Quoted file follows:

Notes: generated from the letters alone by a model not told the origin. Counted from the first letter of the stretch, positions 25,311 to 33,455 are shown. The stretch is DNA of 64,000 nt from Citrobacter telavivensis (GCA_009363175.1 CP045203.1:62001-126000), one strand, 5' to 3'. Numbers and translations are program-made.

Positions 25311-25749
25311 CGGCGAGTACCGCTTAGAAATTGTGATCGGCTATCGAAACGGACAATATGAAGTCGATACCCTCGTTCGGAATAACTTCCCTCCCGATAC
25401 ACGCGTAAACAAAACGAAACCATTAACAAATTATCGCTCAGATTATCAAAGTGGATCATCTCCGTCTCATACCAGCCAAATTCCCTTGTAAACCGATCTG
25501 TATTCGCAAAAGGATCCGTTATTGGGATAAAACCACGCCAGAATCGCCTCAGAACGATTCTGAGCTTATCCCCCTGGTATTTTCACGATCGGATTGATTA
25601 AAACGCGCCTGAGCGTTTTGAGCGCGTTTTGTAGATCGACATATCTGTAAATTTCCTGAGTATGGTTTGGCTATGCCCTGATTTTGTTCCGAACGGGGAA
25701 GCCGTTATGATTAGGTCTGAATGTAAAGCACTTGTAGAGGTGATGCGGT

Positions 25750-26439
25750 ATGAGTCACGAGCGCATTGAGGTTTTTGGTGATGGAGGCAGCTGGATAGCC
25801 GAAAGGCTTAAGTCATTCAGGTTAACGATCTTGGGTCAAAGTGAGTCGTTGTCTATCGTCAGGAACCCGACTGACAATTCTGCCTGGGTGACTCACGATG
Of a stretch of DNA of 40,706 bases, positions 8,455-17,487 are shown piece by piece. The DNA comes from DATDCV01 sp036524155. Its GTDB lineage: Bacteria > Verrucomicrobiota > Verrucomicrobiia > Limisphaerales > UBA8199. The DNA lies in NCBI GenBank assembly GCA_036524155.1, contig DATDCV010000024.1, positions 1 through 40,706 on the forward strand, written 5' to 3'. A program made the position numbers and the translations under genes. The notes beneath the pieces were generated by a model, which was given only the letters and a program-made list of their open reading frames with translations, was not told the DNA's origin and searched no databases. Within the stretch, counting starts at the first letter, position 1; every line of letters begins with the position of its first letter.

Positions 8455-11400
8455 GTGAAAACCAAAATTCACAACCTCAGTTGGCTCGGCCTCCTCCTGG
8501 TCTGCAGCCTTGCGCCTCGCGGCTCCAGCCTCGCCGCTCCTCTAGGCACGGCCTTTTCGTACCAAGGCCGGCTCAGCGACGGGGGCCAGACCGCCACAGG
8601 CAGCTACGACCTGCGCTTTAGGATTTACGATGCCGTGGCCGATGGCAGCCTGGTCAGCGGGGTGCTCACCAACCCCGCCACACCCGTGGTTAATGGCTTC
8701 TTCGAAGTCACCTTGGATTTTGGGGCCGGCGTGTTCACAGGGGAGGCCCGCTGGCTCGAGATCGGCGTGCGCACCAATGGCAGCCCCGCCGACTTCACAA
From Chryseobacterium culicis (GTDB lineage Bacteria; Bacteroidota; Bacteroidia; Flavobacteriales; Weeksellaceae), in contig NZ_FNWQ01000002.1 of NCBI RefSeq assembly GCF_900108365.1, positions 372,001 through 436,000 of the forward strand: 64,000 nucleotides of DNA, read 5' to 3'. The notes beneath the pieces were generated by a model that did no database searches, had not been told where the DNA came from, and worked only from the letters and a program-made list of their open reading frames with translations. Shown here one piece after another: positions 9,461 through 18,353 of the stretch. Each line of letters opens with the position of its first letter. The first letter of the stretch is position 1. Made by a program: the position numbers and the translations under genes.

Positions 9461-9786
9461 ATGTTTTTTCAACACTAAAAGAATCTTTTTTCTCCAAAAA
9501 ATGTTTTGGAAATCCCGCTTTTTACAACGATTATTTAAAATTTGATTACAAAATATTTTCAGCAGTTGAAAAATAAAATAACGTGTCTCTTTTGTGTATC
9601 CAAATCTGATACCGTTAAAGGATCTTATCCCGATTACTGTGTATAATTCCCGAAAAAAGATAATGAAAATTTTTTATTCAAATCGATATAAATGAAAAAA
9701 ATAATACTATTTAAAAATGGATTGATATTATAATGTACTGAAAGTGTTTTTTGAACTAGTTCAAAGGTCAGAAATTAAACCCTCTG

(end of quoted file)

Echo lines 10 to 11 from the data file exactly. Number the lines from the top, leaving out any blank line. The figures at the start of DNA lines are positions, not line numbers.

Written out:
25801 GAAAGGCTTAAGTCATTCAGGTTAACGATCTTGGGTCAAAGTGAGTCGTTGTCTATCGTCAGGAACCCGACTGACAATTCTGCCTGGGTGACTCACGATG
Of a stretch of DNA of 40,706 bases, positions 8,455-17,487 are shown piece by piece. The DNA comes from DATDCV01 sp036524155. Its GTDB lineage: Bacteria > Verrucomicrobiota > Verrucomicrobiia > Limisphaerales > UBA8199. The DNA lies in NCBI GenBank assembly GCA_036524155.1, contig DATDCV010000024.1, positions 1 through 40,706 on the forward strand, written 5' to 3'. A program made the position numbers and the translations under genes. The notes beneath the pieces were generated by a model, which was given only the letters and a program-made list of their open reading frames with translations, was not told the DNA's origin and searched no databases. Within the stretch, counting starts at the first letter, position 1; every line of letters begins with the position of its first letter.